People in Saudi Arabia and the Iran would agree with such a statement. But here its just bullcrap. Our laws must have a rational and secular purpose if they are not to run afoul of our 1st amendment.

    Political minorities are so because they DON’T have the power of the majority vote to enforce their interests.

    Calling secularism a religion shows you have no concept of religion or secularism. We are not trading one religion for another because there was never a state religion to begin with.

    You have no clue what you are talking…

  • Greg1

    Larry, what happened to your tolerance and inclusiveness? What happened to Love and marriage equality? You apparently only want your version of marriage to reign supreme.

  • larry

    Tolerance and inclusiveness never meant I took leave of my senses, or any notion of rational thought and knowledge of material facts. Nor does it mean I have to tolerate or include oft repeated knee-jerk brain dead nonsense.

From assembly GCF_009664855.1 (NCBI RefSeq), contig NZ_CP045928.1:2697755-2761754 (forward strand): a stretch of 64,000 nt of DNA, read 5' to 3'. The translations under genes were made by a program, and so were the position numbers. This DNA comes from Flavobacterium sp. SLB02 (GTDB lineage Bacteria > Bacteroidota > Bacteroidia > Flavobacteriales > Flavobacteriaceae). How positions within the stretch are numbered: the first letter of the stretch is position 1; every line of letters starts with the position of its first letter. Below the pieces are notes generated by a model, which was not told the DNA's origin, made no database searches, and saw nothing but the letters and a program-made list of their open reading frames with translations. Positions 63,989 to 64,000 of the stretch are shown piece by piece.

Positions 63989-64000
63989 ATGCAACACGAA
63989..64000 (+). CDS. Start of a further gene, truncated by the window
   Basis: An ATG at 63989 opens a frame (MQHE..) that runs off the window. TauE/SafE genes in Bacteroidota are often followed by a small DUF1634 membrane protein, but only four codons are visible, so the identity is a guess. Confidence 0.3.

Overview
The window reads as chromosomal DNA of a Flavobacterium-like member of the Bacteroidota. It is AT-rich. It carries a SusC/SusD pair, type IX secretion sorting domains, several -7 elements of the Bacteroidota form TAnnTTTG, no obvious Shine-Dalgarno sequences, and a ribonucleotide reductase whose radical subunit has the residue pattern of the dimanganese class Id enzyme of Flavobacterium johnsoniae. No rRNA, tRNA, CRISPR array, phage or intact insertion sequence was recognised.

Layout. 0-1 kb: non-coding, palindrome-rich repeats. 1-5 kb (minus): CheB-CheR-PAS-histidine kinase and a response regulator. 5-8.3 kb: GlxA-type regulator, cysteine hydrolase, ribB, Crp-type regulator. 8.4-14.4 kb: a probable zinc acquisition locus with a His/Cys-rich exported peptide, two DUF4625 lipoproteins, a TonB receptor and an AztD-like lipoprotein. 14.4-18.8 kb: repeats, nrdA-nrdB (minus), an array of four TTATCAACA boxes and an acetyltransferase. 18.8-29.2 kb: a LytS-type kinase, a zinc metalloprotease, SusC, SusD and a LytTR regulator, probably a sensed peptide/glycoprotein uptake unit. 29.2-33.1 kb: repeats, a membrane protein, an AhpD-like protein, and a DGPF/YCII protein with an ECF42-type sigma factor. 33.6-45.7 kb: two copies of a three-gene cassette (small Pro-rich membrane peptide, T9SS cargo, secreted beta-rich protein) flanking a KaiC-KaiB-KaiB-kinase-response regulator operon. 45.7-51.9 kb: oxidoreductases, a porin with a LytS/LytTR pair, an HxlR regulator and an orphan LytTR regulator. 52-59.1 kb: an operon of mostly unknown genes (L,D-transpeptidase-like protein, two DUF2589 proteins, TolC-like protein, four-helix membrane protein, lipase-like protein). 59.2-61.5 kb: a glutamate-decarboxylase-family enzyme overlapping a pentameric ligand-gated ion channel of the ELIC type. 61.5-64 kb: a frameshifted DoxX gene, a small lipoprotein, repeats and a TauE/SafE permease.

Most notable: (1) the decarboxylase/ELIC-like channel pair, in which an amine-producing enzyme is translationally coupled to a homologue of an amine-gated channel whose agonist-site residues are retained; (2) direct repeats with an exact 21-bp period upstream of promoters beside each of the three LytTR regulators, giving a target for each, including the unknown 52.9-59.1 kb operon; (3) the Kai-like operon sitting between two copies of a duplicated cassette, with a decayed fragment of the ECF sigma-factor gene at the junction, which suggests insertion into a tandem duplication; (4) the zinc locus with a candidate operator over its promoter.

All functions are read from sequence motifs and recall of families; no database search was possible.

Its interesting you say I am tolerant and inclusive in nature and are somehow bemoaning what think you see as a temporary leave of such noble traits. Thank you for the compliment.

    How does it feel to have a position which can’t be supported rationally or without invoking religious hoodoo? It must be tough on you.

    My version of marriage, which is any union among 2 consenting adults which has no rational and secular reasons to ban them is far more tolerant and inclusive than yours.

    Fundies should really stop trying to be clever. They stink at it.

  • Greg1